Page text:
British Bugle Calls

The following is from
Farmersboys' British Army Bugle Calls

and are MP3 files.

Rations
Parade for Piquet
Alarm (for Troops to turn out under Arms)
Fire Alarm
Officers' Dress for Dinner
Officers' Dinner
Serjeants' Dinner
Men's Meal (1st Call)
Men's Meal (2nd Call)
Salute for Guard (to be used on all occasions when bugles are required to sound a salute and the General Salute is not to be used)
General Salute (for Field-Marshals, Generals, Lieutenant-Generals, and Major-Generals)
Reveille (also known as the Long Reveille)
Rouse (also known as Reveille)
Charlie Reveille
Retreat
Tattoo (1st Post)
Last Post (Tattoo)
Lights Out

For more information on British Army Bugle and Field Calls, please see The Farmer Boys Bugle Calls web page at http://www.farmersboys.com/MAIN/Bugles_Calls.htm

And the following is courtesy of our friends at The 65th.

Words of Command
and
Bugle Sounds

from the
1862 Field Drill Manual

The two youngest members of the CD were the buglers Harris and Butler, aged 15 and 16 respectively.

1.    Light infantry movements must in general be regulated by word of command.  Commands must be repeated by the captains and every supernumerary belonging to the line of skirmishers.  The connecting links may be employed, when necessary, to pass words of command, or convey intelligence backwards and forwards between the reserve and supports, and between the supports and skirmishers.  When on account of the distance, or from noise or wind, the voice cannot be distinctly heard, the connecting links should run up and deliver their orders to the officers for whom they are intended, and then resume their places.

2.    Calls on the bugle may occasionally be necessary as substitutes for the voice, but as they are liable to be misunderstood, and as they reveal intended movements to the enemy, who will soon become acquainted with them, they should seldom be used, unless for purposes of drill.

3.    Bugle sounds must be as few and as simple as possible.  None but the following sounds must ever be used in light drill:

4.    One G sounded (hear note) on the bugle denotes the right of the line.  Two G's the centre.  Three G's the left.

5.    The G's preceding any sound denote the part of the line to which it applies.  For instance; two G's before the Extend, signifies to extend from the Centre.  One G followed by the Close, to close to the Right.  One G followed by the Incline, to incline to the right.  Three G's, followed by the Wheel, to wheel to the left.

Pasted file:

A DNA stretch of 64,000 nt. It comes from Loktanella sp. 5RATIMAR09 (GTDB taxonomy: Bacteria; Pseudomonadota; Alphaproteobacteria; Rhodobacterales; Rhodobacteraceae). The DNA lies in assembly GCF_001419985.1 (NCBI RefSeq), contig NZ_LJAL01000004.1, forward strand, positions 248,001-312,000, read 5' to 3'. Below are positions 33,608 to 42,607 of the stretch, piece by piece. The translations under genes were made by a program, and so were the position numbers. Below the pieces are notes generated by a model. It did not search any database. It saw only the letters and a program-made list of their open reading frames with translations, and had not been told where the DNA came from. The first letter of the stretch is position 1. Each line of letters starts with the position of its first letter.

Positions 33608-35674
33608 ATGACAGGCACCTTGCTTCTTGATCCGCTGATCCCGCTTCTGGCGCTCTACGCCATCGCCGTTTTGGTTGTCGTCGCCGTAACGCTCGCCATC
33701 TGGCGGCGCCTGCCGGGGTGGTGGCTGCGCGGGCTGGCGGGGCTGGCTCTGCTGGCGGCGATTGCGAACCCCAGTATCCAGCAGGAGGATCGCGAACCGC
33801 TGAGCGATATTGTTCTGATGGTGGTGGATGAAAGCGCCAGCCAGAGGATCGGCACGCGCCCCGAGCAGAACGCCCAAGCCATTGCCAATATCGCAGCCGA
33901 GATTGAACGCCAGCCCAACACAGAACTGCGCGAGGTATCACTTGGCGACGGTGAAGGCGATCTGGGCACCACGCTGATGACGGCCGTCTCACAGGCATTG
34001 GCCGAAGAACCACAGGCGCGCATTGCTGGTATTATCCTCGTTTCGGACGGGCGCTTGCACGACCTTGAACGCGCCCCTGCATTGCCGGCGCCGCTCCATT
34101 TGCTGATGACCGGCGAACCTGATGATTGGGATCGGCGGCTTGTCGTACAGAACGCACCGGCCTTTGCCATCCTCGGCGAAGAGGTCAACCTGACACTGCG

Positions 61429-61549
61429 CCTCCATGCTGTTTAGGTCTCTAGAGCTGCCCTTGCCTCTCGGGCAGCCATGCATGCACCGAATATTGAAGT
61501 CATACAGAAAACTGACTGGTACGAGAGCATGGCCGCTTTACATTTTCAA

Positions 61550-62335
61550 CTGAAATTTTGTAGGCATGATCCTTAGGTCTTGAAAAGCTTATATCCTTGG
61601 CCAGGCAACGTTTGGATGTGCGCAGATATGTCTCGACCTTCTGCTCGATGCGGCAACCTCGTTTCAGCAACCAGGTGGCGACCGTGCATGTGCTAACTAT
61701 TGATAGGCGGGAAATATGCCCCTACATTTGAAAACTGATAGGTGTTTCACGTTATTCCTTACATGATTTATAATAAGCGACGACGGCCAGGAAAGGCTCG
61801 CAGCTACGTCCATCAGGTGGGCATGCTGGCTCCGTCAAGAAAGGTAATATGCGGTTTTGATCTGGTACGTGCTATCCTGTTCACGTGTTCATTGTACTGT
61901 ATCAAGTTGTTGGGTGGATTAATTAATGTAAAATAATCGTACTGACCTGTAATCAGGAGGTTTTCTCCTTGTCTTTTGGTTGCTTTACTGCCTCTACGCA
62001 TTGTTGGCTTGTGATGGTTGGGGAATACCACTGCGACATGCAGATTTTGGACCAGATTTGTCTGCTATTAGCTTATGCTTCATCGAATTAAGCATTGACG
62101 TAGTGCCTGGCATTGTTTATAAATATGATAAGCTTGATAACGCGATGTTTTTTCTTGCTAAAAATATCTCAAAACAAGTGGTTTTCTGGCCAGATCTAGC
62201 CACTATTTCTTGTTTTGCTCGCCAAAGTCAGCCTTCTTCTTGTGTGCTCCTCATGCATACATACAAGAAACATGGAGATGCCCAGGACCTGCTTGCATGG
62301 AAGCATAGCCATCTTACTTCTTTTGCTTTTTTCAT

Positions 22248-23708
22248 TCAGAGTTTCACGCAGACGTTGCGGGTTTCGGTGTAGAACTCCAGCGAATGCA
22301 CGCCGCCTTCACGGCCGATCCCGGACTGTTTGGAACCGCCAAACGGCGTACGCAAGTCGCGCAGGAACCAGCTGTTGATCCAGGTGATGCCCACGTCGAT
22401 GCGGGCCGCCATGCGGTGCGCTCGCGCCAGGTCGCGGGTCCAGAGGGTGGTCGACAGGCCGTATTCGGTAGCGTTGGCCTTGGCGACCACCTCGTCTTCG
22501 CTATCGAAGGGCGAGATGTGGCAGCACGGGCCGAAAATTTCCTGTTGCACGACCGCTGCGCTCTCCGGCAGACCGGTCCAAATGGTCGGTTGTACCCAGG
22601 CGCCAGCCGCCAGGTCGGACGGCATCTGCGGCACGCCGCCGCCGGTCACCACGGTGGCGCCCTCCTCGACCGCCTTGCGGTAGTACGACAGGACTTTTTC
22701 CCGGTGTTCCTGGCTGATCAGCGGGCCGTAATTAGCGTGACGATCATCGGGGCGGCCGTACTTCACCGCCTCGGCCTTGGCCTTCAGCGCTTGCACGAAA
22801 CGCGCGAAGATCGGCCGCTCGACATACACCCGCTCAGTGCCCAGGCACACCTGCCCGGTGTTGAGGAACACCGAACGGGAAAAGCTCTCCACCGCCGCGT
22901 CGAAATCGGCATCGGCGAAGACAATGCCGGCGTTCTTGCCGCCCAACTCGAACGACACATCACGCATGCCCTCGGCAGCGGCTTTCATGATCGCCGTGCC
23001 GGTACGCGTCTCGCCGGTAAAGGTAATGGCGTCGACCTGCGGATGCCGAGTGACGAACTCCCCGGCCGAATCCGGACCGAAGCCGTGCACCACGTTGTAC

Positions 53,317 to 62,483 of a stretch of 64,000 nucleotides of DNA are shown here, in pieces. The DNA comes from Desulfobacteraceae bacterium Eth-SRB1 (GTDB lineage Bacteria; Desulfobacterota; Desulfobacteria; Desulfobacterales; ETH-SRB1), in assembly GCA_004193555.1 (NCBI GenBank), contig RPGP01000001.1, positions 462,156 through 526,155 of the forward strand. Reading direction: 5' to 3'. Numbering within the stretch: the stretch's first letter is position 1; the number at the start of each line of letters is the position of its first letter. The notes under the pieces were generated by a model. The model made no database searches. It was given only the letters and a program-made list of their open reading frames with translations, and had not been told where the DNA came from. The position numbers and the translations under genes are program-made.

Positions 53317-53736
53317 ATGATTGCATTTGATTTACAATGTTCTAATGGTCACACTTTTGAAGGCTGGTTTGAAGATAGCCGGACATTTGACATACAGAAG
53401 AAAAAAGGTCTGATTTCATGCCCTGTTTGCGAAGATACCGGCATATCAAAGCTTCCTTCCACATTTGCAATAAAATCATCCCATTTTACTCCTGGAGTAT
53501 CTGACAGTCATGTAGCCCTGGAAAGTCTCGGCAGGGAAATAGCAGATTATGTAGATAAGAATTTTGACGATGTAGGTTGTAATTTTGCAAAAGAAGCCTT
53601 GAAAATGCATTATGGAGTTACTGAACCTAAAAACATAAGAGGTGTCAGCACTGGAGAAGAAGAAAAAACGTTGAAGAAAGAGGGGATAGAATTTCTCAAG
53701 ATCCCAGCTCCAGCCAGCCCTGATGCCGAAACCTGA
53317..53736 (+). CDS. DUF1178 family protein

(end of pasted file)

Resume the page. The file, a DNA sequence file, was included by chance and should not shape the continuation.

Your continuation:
I. EXTEND.

Extend - Click to hear tune

II. CLOSE.

Close - click to hear tune

III. ADVANCE.

Advance - Click to hear tune

IV. RETIRE.

Retire - Click to hear tune

V. HALT.

Halt - click to hear tune

The Halt annuls all previous sounds except the Fire.

VI. COMMENCE FIRING

Commence Firing - Click to hear tune

VII. CEASE FIRING

Cease Firing - Click to hear tune

VIII. ASSEMBLE

Assemble - click to hear tune

IX. INCLINE

Incline - click to hear tune

X. WHEEL

Wheel - click to hear tune

The calls IX. and X. must be preceded by the distinguishing G's.

XI. THE ALARM, OR LOOK OUT FOR CAVALRY.

Alarm - Click to hear tune

XII. THE QUICK TIME.

Quick Time - Click to hear tune

XIII. THE DOUBLE TIME.

Double - Click here to hear tune

XIV. LIE DOWN.

Lie Down - Click to hear tune

XV. RISE.

Rise - Click to hear tune

6.    Every regiment should have a well marked and simple regimental call.

7.    The Advance or the Retire sounded when inclining to the flank, indicates that the original direction is to be resumed.

8.    When moving by sound of bugle, men will wait till the bugle has ceased before they move.

9.    When THE FIRE is combined with any other call, it should always be the last sounded, for if the men commenced firing they would not hear the second call.

10.    The commanding officer's bugle will generally be found sufficient in light infantry drill; repeated sounds only create confusion and delay.

11.    Bugle sounds do not apply to bodies of troops in reserve.

Born in Maghera, Co. Londonderry -1822

On 14 September 1857 at Delhi, India, Bugler Robert Hawthorne of the 52nd Regiment, accompanied the explosion party in the desperate task of blowing in the Kashmir Gate.  He not only performed the dangerous duty on which he was employed, but, under heavy musketry fire, bound up the wounds on one of the officers of the party, who had been badly hurt.

Robert Hawthorne died 2nd February 1879, and is buried in an unmarked grave in Ardwick Cemetery - Manchester

His Victoria Cross was purchased in 1909 by the officers of the 52nd Regt., at the sale of Mr. J. B. Gaskell`s medal collection, and is now housed in The Royal Green Jackets Museum, Winchester.


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